Deadwyler’s portrayal of Mamie Till-Mobley — a career-making turn, equal parts fragile poise and barely checked rage — owes a lot to her upbringing in Southwest Atlanta. She lived with her parents, an older sister, and two brothers in a 1920s bungalow off what was then Stewart Avenue and is now Metropolitan Parkway. “My sister wrote this play about our community,” she said. “It’s a simple place. It has drugs, it has prostitution, but nobody’s malicious.” (Two of Deadwyler’s closest friends had sex workers for moms.) She was involved from an early age with Total Dance Theatre, a local institution whose educators — people, like Terrie Axam, I had to Google but whom Deadwyler talks about with a reverence typically reserved for celebrities — she credits for her exacting standards. She formed a commitment to theater in her magnet program at what was then Henry W. Grady High School. (The real Grady, a 19th-century journalist and orator, was an enthusiastic white supremacist, so after the George Floyd protests, the school was renamed Midtown High.) Deadwyler kept acting in plays after enrolling at Spelman College, the storied women’s HBCU within walking distance of her childhood home, but still did not consider acting a long-term pursuit. She flirted with an academic career, majoring in history and African American studies, then got a graduate degree at Columbia University in American studies and an M.F.A. in poetry and creative writing at Ashland University in Ohio (“because I like student loans”). Her thesis at Columbia was almost parodically Atlantan: a paper about women who worked at strip clubs, which involved a mix of theory (“a Lacanian approach to understanding identity and mirroring”) and ethnography, time spent in clubs conducting interviews. “Any woman who was walking profoundly erect in their sexuality was compelling,” Deadwyler said, describing her subjects as women who were “not necessarily on a fucking pedestal” but who chose to “ ‘pedestalize’ themselves.”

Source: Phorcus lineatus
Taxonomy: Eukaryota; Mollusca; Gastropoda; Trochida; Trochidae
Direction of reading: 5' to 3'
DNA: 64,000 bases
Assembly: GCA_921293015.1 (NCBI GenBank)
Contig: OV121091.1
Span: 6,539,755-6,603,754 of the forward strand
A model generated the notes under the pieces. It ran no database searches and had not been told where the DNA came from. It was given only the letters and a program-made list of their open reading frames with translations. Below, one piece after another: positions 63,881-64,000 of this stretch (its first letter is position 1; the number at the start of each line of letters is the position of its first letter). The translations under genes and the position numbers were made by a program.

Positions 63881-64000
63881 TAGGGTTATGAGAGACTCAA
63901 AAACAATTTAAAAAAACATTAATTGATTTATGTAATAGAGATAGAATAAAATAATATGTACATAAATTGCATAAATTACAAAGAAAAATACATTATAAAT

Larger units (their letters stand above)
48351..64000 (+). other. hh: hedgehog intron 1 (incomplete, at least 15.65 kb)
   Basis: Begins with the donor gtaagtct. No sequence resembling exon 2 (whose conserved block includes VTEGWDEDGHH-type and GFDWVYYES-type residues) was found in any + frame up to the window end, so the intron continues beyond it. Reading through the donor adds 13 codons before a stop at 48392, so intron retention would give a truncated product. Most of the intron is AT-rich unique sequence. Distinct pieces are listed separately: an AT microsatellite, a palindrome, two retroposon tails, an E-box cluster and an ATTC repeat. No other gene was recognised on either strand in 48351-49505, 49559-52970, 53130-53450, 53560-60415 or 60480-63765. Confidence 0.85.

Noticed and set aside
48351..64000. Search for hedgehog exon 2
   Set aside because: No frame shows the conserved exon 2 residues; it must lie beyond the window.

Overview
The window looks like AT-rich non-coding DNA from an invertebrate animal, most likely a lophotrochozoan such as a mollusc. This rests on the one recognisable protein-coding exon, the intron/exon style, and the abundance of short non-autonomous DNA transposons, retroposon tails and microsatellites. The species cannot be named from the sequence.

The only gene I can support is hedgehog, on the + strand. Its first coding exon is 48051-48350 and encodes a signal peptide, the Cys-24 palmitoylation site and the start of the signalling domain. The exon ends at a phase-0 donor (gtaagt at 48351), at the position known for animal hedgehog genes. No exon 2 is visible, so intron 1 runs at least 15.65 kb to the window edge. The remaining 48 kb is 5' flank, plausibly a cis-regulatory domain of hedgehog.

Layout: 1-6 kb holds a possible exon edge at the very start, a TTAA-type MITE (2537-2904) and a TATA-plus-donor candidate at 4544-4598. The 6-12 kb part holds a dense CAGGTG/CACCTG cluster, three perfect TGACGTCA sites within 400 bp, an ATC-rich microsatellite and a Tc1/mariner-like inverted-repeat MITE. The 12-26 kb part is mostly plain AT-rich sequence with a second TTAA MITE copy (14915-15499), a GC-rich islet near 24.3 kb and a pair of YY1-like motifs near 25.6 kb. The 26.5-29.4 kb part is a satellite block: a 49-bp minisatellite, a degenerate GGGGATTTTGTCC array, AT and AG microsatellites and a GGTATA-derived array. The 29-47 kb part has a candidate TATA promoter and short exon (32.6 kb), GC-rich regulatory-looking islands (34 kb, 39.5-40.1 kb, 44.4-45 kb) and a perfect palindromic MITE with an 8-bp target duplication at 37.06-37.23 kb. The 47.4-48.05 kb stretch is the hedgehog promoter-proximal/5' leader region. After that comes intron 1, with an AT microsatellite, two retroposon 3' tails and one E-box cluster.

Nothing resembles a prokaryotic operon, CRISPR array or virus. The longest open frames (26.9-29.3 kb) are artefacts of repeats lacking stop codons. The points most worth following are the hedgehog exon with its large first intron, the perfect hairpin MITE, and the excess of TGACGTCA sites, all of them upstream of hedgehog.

These traits proved useful, not just for shaping her approach to performance — which she committed to as a job-job in 2008 — but to Till specifically. If there is a common theme among Deadwyler’s acting roles, it is women who insist on space for themselves and on setting their own terms for propriety, pushing social boundaries in the process. Famously, and against the wishes of local authorities, Till-Mobley had her son’s waterlogged corpse shipped home to Chicago — his head mangled by a gunshot wound, his limbs and torso bloated to elephantine proportions — then insisted it be photographed for publication in the press and displayed in a public viewing, a decision that is credited with galvanizing the civil-rights movement. But more intimately, she demanded to see her son in his state of decay, kicking everyone else out of the room, and left early from the trial of his killers because she already knew the verdict.